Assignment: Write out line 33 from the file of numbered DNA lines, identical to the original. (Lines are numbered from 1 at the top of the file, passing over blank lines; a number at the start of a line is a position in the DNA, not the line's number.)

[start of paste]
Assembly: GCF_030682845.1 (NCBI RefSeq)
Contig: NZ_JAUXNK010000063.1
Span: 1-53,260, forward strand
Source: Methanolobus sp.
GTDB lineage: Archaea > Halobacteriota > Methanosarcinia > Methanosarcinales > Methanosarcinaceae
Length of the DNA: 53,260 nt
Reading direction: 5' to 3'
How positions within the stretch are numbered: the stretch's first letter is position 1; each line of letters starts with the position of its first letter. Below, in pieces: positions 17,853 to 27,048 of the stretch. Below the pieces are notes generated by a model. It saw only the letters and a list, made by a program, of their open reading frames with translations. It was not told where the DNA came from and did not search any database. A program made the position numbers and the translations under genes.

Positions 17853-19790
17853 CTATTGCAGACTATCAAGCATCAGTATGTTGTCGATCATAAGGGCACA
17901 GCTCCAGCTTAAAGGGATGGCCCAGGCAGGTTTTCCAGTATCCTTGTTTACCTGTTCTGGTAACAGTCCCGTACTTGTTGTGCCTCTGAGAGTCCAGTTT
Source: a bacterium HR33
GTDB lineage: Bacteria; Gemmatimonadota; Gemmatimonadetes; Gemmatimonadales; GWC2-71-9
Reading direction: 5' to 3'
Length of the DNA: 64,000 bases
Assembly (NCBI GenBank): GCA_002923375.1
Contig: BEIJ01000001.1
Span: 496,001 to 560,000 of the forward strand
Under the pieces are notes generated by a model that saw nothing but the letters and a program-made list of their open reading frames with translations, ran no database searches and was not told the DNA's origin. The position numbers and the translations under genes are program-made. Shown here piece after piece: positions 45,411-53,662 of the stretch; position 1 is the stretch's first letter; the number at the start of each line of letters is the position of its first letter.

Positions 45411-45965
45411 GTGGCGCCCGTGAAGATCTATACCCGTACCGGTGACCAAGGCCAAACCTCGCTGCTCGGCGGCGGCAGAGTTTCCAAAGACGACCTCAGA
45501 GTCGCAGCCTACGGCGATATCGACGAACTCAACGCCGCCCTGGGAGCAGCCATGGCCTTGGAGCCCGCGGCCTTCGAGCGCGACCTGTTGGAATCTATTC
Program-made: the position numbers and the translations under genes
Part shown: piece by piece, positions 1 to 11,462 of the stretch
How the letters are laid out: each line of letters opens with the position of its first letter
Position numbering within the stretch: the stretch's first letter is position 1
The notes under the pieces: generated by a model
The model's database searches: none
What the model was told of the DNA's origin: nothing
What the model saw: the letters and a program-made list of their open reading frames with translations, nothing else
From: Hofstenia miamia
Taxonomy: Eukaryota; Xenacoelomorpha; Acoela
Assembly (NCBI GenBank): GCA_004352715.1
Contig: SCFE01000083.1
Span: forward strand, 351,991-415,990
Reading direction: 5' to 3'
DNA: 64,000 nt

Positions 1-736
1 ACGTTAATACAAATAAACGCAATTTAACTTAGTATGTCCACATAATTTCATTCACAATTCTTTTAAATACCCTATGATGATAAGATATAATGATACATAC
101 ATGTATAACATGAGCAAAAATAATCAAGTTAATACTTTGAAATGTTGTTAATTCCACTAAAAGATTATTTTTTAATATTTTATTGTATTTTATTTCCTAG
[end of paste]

Assembly (NCBI GenBank): GCA_004352715.1